There is, of course, a Catch-22 here: parents are generally NOT informed that they in fact have that choice, and teachers in many schools are discouraged (and in some cases I have heard even prohibited [?!??!!!] even if from their professional judgement!) from informing parents of that possibility – perhaps this may have something to do with principal salaries being tied, in some cases and in indirect manner, to NAPLAN outcomes! (this is a result, in Victorian State schools, of tying a portion of a principal’s pay to the school’s attainment of specified ‘performance targets’ as measured against standardised assessment outcomes). More recently, it has been noted in the media that various schools are actually preparing students for these tests, and other students are obtaining private preparatory tutoring or purchasing preparation programmes – of course such is necessary as these tests are of a style that does not generally form part of sound pedagogical practice and certainly of a style that is not used in most schools.

As the results of these tests are likely to be saved in some government-held database for each individual who participates, it is worth considering how such results may be raised in some unexpected and even unintended manner twenty or thirty years hence.

So, if a parent does not want their child to participate, what can be done? Simply ask for a withdrawal form… and if the school’s office is unable to locate one (even though it’s simply a matter of photocopying page 23 from the Naplan information booklet for schools), download one from either:

Vic. VCAA site: student withdrawal form; or by clicking the pdf image above!

…and hand it in to the school prior to the 12th May!

You may need to be clear and firm – it has been mentioned to me that pressure has been placed on parents to not withdraw their child. Simply, in that case, follow it up with a letter instructing the school that your child is NOT TO PARTICIPATE IN NAPLAN TESTS.

What’s already on the cards and forthcoming…

    NAPLAN   →   NAP-LAN + NAP-SL + NAP-CC + NAP-ICTL

Lest it be thought that I am scare-mongering, let’s have a look at some of the ‘complements’ to the NAP-LAN (Literacy And Numeracy): already implemented in schools on a ‘rolling’ basis are the NAP-SL [Scientific Literacy] for year 6; the NAP-CC [Civics and Citizenship] for years 6 and 10; and the NAP-ICTL [Information and Communication Technology Literacy] also for years 6 and 10. I would be surprised if the intent was to restrict these to samplar student populations, given the nature of both politicians and the thinking of bureaucrats who, by having an ‘interest’ in educational results, mistake that as an expertise in education.

It has been reported that in the UK, what started out as the equivalent of a simple standardised assessment programme in literacy and numeracy has degenerated into an array of over seventy standardised tests that a typical student will undertake in their schooling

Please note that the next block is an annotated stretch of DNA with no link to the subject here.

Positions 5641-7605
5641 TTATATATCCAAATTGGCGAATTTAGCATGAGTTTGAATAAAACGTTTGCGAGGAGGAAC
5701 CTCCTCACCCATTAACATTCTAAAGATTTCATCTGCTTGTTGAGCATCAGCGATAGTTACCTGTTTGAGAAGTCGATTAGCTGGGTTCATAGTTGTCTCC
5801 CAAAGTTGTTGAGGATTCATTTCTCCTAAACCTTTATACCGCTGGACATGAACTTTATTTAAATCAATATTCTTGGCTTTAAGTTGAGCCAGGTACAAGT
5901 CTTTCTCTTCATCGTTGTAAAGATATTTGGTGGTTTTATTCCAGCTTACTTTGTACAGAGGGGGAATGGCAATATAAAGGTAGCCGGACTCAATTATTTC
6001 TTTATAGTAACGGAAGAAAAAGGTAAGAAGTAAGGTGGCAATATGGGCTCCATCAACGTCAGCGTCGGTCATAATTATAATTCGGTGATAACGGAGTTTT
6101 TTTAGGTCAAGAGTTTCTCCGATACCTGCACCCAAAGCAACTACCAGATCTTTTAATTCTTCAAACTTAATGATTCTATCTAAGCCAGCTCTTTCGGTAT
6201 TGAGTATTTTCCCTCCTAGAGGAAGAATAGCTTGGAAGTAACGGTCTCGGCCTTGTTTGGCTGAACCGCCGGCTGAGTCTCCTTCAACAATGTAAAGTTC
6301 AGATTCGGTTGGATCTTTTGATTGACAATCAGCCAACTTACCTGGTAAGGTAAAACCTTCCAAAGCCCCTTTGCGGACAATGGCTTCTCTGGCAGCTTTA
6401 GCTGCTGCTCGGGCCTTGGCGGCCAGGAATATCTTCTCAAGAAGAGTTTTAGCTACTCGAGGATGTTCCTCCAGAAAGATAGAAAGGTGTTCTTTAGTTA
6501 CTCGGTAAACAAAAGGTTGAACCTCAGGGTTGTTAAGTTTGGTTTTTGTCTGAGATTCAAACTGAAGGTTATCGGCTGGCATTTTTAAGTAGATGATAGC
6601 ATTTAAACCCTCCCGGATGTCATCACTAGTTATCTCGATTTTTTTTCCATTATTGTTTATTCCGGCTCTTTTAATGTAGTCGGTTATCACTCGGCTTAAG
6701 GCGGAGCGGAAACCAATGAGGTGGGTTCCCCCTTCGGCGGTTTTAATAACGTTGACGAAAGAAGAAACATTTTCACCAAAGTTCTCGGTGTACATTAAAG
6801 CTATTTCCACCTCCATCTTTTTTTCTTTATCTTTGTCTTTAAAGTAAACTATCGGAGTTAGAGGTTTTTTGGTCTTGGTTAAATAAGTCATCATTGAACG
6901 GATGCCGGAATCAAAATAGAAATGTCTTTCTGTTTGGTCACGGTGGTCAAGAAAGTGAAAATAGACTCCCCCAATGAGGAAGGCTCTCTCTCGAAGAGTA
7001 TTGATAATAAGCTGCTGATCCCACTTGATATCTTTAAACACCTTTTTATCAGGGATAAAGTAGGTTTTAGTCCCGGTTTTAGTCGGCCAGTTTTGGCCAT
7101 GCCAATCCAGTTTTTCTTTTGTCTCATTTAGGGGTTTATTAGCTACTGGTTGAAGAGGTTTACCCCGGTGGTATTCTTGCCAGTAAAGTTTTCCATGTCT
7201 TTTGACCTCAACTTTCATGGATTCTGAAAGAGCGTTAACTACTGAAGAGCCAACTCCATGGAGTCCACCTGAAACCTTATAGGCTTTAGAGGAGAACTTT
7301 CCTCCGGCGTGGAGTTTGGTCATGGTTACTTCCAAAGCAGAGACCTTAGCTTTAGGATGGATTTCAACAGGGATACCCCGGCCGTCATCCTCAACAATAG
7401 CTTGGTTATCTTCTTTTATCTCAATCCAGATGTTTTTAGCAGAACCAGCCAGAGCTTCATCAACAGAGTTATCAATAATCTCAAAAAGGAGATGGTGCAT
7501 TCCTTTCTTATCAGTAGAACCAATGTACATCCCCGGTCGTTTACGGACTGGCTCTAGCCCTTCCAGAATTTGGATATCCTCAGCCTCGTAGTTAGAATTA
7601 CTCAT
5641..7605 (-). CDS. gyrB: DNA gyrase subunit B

…but of course, it can’t happen in Australia! After all, we’re not that idiotic about submitting our children to so many standardised tests that only mimic education!

How I hope that this is in fact the case, and that we wake up to what is occurring as those who are enamoured by such tests expand these across an array of fields in order to (improperly) respond to the (valid) criticism that the current tests only provides quantifiable results for a tiny fraction of education (as if increasing their range deepens an understanding of the education of the child).

    Educational support not provided to students in need

In terms of educational support for students in need, some States and Territories (including WA, I have been told of two others that I have not been able to verify) have already implemented tying educational support to participation in the NAPLAN tests.

In a Dec. 2008 Media Release from Julia Gillard’s office as Minister for Education, Employment and Workplace Relations (for of course, education forms part and parcel of employment considerations, rather than the Arts and Sciences), it was stated that:

At the COAG meeting on 29 November 2008 the Australian Government delivered an unprecedented National Education Agreement to drive education reform. [...][and that] $540 million to drive improvement in literacy and numeracy outcomes.

note the wording… NOT to support children who may need it in literacy and numeracy, but to ‘drive improvement in literacy and numeracy outcomes‘ – in other words, funding will likely be tied to participation and poor results in the NAPLAN tests, and further moves from genuine educational principles and sound pedagogical practices inevitably diminish.

The slide away from adequate educational support, based on sound pedagogical principles, and towards further diminishment of genuine qualitative assessment seems to thus already be taking place… of course, at first, only for students in genuine need. The method reminds me of the now famous [...but I cannot recall the source] post-WWII poetic reflection: